The Fibromyalgia Syndrome center states that causes can include heredity, accidents and injuries, infections, autoimmune disorders or psychological and emotional stress.

http://www.fibrocenter.com/fibromyalgia-causes

New Life Outlook suggests that potentially, the cause is dysfunctional mitochondria; that is, the ‘power plants’ of cells in the body are unable to produce the amount of energy to continue to carry out normal cellular function. https://fibromyalgia.newlifeoutlook.com/found-cause-fibromyalgia/

The thing about fibromyalgia syndrome is that, like most invisible illnesses, there is no definitive test that says ‘yes you have FMS!’ My chronic pain specialist always tells me it’s trial and error, as fibromyalgia syndrome is most likely a blanket term for several types of pain illnesses we don’t know about yet. Though these theories give a small amount explanation, no evidence has surfaced yet with a definitive conclusion.

The Fibro Manual by Ginevra Liptan

In treating Fibromyalgia Syndrome, a multi-modal approach is generally the best.

Wherever you go, there will always be a website suggesting a number of solutions;

  • Cognitive Behavioural Therapy can be useful for reducing any severe mood or depressive disorder symptoms
  • antidepressants, prescribed by a GP or psychiatrist, can also rebalance neurochemicals that could be disruptive moods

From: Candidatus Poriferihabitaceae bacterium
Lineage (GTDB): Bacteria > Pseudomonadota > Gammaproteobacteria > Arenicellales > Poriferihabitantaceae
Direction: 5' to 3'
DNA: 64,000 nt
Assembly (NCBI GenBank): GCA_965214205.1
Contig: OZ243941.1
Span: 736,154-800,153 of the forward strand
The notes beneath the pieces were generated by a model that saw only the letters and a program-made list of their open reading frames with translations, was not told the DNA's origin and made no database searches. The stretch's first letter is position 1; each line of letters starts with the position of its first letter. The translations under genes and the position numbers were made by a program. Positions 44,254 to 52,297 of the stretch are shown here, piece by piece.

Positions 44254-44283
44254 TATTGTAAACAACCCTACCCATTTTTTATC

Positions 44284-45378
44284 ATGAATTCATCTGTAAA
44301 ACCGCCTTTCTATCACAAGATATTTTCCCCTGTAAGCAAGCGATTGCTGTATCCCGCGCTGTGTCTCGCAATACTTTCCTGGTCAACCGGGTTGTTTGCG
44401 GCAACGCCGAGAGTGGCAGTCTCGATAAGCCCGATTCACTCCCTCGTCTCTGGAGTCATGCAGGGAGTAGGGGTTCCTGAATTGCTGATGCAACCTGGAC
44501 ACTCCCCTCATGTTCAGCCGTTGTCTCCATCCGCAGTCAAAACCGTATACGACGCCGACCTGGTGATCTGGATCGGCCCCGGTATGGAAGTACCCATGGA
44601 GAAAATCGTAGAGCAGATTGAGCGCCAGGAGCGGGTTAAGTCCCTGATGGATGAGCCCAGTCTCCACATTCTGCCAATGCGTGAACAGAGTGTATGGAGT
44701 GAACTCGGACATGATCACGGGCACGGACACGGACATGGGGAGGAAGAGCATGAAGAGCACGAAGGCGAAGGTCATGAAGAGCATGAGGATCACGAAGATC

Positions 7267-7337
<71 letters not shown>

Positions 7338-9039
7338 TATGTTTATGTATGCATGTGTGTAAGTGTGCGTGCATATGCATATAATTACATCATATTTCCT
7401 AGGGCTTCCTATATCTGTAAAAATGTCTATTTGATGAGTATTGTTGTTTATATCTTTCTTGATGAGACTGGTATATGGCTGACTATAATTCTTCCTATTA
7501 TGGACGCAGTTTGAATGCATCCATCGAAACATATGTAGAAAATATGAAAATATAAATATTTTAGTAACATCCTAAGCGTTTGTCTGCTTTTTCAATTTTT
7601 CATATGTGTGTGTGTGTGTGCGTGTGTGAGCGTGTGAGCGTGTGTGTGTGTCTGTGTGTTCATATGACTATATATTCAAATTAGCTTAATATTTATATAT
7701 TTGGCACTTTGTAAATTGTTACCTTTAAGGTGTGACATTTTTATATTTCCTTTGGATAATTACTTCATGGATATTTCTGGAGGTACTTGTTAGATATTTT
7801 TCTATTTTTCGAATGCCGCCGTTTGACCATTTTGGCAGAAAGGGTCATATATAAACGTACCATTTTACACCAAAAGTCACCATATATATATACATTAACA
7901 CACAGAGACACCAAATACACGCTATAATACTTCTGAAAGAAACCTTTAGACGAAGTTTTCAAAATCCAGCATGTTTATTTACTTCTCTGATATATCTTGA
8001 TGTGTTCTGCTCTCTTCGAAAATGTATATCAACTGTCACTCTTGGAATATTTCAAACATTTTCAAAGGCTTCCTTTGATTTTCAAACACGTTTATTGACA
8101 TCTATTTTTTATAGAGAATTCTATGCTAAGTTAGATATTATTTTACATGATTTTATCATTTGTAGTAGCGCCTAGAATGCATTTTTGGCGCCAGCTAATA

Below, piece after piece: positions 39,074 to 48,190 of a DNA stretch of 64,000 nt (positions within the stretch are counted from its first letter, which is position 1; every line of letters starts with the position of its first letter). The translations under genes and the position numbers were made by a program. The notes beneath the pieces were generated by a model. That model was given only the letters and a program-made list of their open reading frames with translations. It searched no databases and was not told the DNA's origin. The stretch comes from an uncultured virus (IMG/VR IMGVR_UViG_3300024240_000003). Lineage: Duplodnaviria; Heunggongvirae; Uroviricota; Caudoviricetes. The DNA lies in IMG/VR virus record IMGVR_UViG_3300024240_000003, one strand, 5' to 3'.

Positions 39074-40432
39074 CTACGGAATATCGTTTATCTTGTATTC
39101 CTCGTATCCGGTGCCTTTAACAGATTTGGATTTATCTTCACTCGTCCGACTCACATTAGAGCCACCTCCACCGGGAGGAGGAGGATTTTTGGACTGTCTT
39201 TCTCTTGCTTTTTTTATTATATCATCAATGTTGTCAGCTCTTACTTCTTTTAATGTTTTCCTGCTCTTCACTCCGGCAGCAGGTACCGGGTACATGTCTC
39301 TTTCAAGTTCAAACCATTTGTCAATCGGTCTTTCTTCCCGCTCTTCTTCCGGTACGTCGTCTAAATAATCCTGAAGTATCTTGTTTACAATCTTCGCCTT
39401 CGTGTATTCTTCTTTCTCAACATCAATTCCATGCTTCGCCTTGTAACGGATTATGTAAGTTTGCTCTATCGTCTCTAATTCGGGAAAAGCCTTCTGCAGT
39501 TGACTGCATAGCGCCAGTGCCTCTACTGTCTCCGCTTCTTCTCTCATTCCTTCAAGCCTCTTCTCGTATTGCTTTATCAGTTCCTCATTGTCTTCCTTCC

• Occupational therapists, physiotherapists, and osteopathic specialists can assist with physical pain and muscle tension
  • Chronic pain specialists can diagnose and treat the overall pain issues
  • Rheumatologists, who deal primarily with arthritis treatments, can help with any inflammatory issues in the joints
  • Dietitians may assist in any stomach issues, such as IBS
  • Neurologists or sleep specialists can assist with sleep issues

The book opposite, by D. Ginevra Liptan, another Fibromyalgia Syndrome, all of the above is explained with much more medical stuff. If you’re looking for more information, I would suggest getting, reading and turning this book into your bible. Clicking on the image will take you to the webpage.

Credit: http://stillpain.com/theories-of-fibromyalgia/

For more information, go to http://www.fmaware.org/

 




The Pacific Blonde, 2017